Thursday, May 25, 2017

Charles Spurgeon's Eschatology

On page 54 of Marvin Rosenthal's book The Pre-Wrath Rapture of the Church, he cites a list of past "godly believers" who didn't hold to pretribulationism. Among those he mentions are John Knox, the Wesleys, Matthew Henry, John Calvin, John Newton, Charles Spurgeon and a bunch of others.

Of course most of these godly believers weren't even premillennial, as Rosenthal is. None of them were prewrath rapturists either. Despite this, apparently Robert Van Kampen tried to enlist Spurgeon's thinking as somewhat in line with his view. Spurgeon was premillennial and posttribulational. However, he was also a Covenant Theologian and held to some Historicist thinking.

Dennis Swanson comments on Spurgeon's eschatology in the following article. I agree with some of Swanson's criticisms of Van Kampen here:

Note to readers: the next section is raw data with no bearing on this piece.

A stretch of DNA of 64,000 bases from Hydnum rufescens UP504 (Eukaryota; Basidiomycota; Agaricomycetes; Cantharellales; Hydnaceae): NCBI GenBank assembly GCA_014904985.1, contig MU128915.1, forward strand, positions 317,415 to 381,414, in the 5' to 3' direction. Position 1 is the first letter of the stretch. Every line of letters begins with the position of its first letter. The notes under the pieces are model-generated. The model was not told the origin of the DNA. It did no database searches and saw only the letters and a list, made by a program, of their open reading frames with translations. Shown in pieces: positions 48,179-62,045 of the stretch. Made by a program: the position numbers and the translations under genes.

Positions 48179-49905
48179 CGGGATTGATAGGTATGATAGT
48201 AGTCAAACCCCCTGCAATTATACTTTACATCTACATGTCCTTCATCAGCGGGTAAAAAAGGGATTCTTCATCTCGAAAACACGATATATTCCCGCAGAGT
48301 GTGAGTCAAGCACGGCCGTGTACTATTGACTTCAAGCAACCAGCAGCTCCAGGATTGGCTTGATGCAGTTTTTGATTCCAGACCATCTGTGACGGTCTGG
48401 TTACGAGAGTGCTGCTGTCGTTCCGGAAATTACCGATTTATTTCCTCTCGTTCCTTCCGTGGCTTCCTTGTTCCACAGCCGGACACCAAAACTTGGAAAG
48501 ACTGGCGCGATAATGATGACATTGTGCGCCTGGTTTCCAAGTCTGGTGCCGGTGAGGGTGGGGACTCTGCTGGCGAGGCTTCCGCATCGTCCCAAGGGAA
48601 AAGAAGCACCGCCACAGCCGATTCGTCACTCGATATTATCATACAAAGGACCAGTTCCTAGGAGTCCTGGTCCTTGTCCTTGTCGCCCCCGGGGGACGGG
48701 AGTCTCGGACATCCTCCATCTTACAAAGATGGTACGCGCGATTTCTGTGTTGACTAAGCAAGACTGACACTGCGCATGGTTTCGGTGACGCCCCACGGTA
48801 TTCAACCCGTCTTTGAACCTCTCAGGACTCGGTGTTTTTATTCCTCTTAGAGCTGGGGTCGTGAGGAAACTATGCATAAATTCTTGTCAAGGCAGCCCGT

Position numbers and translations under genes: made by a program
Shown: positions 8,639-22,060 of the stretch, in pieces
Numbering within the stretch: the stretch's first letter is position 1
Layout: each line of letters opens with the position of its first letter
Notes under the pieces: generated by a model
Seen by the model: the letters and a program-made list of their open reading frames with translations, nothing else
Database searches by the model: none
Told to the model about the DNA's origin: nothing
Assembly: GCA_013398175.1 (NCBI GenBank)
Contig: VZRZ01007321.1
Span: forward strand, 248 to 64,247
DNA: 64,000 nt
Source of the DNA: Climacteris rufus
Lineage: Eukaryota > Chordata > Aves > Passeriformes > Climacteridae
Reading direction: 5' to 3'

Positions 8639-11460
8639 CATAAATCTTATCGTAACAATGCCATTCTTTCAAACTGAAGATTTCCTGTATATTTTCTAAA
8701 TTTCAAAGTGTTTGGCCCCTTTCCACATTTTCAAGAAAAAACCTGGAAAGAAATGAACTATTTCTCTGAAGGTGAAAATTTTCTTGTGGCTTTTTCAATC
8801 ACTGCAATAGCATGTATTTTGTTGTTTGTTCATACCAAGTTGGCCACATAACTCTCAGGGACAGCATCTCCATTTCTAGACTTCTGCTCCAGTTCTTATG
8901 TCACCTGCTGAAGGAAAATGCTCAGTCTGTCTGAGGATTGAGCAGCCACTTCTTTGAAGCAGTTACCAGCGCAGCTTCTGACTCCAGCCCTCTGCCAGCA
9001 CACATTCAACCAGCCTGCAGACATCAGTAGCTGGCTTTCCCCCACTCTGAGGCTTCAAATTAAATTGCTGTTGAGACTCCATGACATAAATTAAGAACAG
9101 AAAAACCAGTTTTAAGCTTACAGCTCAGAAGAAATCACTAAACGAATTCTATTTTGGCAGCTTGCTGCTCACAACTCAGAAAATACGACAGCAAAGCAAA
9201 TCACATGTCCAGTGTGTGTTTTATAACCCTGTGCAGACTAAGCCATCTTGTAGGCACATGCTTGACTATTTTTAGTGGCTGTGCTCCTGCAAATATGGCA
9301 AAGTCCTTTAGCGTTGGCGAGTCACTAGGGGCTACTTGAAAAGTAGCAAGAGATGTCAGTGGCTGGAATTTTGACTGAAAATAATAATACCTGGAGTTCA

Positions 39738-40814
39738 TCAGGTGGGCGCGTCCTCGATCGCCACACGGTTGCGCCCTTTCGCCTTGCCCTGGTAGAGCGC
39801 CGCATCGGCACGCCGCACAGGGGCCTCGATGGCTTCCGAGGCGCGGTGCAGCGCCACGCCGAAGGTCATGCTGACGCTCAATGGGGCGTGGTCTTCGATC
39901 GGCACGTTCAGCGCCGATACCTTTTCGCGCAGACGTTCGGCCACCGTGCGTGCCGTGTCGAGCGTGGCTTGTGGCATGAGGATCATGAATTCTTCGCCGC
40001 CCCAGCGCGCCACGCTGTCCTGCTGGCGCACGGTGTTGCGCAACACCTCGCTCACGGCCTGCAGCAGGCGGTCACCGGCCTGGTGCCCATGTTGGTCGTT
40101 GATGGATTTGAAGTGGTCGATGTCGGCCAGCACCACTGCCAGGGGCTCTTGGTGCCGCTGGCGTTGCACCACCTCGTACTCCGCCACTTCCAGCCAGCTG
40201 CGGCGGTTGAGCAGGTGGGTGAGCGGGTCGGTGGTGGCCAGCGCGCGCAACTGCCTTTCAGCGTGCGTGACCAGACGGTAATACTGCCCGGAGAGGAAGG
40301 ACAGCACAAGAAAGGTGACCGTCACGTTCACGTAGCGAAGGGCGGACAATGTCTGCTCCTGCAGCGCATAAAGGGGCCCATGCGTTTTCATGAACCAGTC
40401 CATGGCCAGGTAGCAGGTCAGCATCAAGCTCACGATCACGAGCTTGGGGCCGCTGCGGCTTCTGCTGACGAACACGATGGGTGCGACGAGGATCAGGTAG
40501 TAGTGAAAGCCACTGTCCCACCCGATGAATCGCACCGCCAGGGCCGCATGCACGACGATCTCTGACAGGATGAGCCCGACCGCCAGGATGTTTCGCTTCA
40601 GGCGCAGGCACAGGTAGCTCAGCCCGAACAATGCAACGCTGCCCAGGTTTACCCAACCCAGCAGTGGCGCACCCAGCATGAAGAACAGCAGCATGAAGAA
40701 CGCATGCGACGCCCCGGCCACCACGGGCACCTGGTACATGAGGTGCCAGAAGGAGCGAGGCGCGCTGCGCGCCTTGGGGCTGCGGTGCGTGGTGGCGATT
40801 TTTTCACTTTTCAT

In the discussion of the various aspects of systematic theology, perhaps none has seen more ink spilt in the last 100 years than eschatology. Those who have "specialized" in this field are well-known and equally well- published; however, when the discussion of eschatology comes up, the name of one of the most published Christians in the history of the church1, Charles Haddon Spurgeon (1834-1892), is seldom mentioned. There are, of course, many reasons for this, not the least of which was Spurgeon's own lack of emphasis on the subject in his own ministry, as was common in his day...keep reading

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